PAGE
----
Missouri Review on writing current events

From the weblog of the Missouri Review on why most submissions related to current events are seldom accepted by the publication. The entire post is excellent, but one point in particular stood out:

Most writers can’t realize their ambitions because they are writing out of something like reflex, and according to a mistaken assumption that they understand more than they do about a headline event. Even the most perceptive among us are misled by the media, which intentionally creates a sense of intimacy about headline stories, in part by providing a variety of angles that will hook the broadest audience possible. I’m not saying that’s bad. It’s a fact. We’re lured by the intensive coverage into becoming voyeurs. […] But the sad thing about voyeurism is that it doesn’t generate understanding or true knowledge. Many of the submissions we receive about headline stories are well enough made and written, but thin on comprehension of the real, true event. The writers are earnest, but they mistake their media-taught familiarity with the visible surface for a deeper understanding of what lies beyond it.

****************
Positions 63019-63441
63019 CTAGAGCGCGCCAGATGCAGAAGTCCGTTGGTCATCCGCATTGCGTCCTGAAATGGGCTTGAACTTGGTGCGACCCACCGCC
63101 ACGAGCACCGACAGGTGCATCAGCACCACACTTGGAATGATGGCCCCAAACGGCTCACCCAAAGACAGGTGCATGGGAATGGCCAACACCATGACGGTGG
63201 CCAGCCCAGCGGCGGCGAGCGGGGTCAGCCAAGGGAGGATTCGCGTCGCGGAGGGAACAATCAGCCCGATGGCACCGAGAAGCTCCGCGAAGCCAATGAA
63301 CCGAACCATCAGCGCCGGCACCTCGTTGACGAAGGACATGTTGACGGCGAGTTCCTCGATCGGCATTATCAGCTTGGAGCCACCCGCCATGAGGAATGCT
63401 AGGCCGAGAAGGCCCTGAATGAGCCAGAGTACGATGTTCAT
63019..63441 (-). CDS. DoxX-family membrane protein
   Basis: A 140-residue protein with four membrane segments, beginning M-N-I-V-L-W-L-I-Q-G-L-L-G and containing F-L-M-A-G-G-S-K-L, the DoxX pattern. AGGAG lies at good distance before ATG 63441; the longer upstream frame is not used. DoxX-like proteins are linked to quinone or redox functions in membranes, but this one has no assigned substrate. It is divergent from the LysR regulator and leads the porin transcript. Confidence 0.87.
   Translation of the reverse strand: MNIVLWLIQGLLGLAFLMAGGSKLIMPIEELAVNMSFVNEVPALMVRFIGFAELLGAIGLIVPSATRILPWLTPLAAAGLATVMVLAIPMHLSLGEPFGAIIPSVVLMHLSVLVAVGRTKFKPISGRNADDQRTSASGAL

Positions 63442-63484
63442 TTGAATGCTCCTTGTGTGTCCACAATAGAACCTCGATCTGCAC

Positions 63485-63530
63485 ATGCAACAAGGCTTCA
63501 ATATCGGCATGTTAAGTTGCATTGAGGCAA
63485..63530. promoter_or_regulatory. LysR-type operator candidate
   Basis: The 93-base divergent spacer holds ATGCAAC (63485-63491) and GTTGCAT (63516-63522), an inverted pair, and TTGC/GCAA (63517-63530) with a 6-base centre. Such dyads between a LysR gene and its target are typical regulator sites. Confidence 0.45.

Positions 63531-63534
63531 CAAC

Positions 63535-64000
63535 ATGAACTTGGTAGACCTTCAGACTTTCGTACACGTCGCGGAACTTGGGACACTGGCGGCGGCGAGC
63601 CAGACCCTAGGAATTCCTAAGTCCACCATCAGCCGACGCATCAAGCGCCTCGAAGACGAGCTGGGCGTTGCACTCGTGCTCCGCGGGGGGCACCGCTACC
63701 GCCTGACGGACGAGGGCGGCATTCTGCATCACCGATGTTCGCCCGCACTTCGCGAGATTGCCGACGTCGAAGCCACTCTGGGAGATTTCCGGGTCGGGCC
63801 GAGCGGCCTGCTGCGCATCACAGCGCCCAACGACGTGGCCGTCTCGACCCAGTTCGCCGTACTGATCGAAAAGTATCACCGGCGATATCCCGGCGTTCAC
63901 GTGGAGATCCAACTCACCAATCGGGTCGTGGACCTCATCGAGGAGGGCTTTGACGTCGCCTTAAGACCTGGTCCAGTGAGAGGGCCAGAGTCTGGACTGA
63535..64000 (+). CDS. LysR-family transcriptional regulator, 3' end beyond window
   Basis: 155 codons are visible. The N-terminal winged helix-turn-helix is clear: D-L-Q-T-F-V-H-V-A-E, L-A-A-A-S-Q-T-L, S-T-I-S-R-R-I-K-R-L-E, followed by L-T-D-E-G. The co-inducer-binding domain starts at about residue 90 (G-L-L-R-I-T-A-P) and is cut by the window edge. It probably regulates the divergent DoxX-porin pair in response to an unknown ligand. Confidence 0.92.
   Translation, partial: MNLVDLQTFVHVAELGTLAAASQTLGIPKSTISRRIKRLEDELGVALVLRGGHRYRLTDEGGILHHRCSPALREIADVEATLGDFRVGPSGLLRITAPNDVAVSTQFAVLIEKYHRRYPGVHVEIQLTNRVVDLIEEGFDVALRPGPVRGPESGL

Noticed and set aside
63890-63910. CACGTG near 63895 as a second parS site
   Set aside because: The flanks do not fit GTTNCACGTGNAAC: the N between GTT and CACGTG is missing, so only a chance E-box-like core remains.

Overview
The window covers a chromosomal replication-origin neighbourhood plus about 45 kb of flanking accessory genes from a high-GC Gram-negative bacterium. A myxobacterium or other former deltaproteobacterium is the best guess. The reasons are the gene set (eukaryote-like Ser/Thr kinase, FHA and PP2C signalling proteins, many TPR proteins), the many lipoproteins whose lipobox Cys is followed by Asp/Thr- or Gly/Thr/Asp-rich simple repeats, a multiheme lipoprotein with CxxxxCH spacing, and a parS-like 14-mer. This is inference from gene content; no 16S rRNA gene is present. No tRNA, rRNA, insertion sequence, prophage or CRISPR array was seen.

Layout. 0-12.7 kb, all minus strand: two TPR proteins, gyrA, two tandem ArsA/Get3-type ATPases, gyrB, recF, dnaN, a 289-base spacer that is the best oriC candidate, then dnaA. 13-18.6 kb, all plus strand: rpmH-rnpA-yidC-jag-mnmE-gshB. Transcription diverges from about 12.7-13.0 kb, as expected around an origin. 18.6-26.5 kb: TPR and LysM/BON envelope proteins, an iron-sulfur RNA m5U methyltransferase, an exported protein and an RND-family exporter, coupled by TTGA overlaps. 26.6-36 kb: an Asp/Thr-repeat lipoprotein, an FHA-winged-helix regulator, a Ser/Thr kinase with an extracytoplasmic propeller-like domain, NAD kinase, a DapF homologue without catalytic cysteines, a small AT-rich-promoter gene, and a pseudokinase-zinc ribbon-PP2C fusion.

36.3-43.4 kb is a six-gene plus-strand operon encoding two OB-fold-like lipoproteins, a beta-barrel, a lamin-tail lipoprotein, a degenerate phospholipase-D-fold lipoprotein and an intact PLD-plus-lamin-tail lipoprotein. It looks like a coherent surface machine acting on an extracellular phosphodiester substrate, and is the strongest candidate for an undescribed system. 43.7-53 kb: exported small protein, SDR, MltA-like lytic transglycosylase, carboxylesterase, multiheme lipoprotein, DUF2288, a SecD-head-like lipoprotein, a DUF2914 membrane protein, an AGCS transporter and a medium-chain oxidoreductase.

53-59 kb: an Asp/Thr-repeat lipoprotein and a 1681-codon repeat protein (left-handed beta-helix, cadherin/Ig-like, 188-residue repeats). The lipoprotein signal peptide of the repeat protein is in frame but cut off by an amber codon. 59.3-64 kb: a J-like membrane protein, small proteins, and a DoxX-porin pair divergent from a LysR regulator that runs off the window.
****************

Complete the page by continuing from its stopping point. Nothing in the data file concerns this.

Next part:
Do read the entire post–it’s relevant to all writers.

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